After that it's off to the upfitter, for the custom bumper and rear fenders. Mirrors will be the last items on, last decals will be the license plates.
    • By Casey in How-To
         6
      Disclaimer.  I am not professional and there is a possibility that I have no clue what I am doing.  I hope that I have put enough info together to give you a good I idea of the steps that I use to create single hump fenders.  If clarification is need, please let me know and I add info/edit as required.  Sorry for not taking a few more/better images.  Hope this helps! 

      1.  Begin by cutting a 1 15/16" round disk from a sheet of .040 sheet styrene.  I used a bow compass with metal points on both sided to get the job done.  If you use this method be sure to make the center hole the same size as the compass point; if it is larger you will not get a symmetrical disk.

      2.  Mount the disk on a Dremel cutting wheel attachment. (The image below shows two mounted but one is fine.)
       
      3.  Begin to round the outer edge of the disk using a rasp of other coarse file, sanding stick etc.

      4.  Fine tune the chamfer of the outer edge of the fender with a sanding block.  I used 220 grit sanding paper.

      5.  Finished disk on the right.

      6. Before performing this step make a mark that divides the disk into two equal halves.  Then cut the center out of the disk leaving a 5/8" circle and then cut the circle in two.  You will then have two "C" shaped pieces as seen in step 7.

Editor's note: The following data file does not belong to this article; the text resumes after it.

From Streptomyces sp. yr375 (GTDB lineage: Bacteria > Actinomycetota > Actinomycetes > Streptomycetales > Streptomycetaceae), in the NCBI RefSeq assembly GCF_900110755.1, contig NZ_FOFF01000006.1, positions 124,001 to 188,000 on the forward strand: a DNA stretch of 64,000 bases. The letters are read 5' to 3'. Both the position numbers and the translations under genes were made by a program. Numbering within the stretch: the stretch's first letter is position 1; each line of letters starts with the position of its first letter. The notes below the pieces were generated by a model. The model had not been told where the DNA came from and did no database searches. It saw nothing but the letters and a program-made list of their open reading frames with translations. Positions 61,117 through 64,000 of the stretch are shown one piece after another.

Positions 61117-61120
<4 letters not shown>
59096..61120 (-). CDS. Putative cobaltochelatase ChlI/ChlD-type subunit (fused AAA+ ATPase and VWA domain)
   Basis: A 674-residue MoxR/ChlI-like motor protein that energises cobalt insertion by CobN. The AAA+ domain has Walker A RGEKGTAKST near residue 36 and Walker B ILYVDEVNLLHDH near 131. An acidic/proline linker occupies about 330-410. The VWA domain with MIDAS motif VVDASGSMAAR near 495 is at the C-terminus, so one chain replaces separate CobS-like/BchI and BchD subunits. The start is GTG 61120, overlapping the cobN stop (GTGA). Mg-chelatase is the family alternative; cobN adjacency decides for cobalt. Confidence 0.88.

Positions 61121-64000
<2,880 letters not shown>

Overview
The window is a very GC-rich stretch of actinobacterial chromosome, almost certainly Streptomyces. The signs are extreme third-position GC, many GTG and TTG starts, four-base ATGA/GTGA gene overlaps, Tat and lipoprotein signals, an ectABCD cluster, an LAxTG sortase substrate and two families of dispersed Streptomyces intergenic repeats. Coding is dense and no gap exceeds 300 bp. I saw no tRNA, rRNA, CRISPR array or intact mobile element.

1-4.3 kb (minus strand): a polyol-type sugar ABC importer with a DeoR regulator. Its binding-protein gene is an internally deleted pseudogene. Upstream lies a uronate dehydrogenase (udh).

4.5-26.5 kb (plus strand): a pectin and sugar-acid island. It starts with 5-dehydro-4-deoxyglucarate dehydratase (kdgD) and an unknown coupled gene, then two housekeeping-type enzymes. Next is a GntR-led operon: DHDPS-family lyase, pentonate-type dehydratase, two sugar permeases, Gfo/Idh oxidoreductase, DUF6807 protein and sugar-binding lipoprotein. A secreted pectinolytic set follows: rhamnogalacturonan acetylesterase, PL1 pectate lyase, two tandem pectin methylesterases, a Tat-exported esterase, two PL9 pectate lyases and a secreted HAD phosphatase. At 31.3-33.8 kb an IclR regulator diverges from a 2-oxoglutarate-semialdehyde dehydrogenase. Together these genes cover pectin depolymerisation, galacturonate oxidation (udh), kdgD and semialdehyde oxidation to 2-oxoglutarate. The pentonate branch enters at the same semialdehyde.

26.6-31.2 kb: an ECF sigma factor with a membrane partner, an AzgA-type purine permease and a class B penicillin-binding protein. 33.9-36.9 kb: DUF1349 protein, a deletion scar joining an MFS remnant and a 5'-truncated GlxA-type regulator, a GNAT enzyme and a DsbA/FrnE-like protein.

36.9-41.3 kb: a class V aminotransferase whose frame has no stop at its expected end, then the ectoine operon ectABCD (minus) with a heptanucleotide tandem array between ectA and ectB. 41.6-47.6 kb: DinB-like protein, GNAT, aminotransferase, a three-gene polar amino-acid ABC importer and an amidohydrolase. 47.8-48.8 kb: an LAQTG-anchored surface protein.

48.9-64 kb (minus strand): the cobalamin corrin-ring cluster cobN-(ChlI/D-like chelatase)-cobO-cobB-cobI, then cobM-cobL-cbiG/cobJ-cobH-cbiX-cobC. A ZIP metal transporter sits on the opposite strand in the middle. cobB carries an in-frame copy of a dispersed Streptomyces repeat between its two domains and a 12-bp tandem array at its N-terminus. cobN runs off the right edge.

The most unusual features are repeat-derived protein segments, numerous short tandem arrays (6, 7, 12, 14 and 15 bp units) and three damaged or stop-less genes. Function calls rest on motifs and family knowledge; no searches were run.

7.  Glue a .060 x.040 styrene strip (SS1) around the outer edge of the "C".  One of the .040 sides should be glued to the "C" and the strip should extend beyond the end of the "C".

      8.  Cut a hole with the same diameter as inner hole of the upper fender wall (UFW) above from a sheet od styrene and layout and cut the lower fender wall (LFW) as seen in the image below and the image in the next step.  (Sorry for not taking better pics of this part)

       9.  Glue the LFW to the UFW and SS1, and cut the ends off SS1 off at the lower edge of the LFW. 

      10.  Cut the lower portion of the LFW to achieve the desired fender height.

      11.  Glue a .030 x .250 strip (SS2) inside of SS1.

      12.  Make another side just like the one above.

      13.  Cut two strips of .020 styrene to the desired fender width (don't forget to account for the width od the sides) and long enough to wrap around the outside of the fender.

      14.  Beginning at one end, glue the first SS3 to SS2, wrapping it around the outer edge of the fender as you go. Be sure to keep the seam between SS3 and SS1 on each side as tight as possible. Cut the ends even with the lower ends of the fender side walls.


      15.  Wrap the second SS3 over the first SS3.  Again, keep the seam between SS3 and SS1 on each side as tight as possible and cut the ends even with the lower ends of the fender side walls.

      Construction complete!

      Fill and Prime

      Paint

      Repeat x4.
      If all this seems like too much work, you can purchase a resin set in the Parts Store.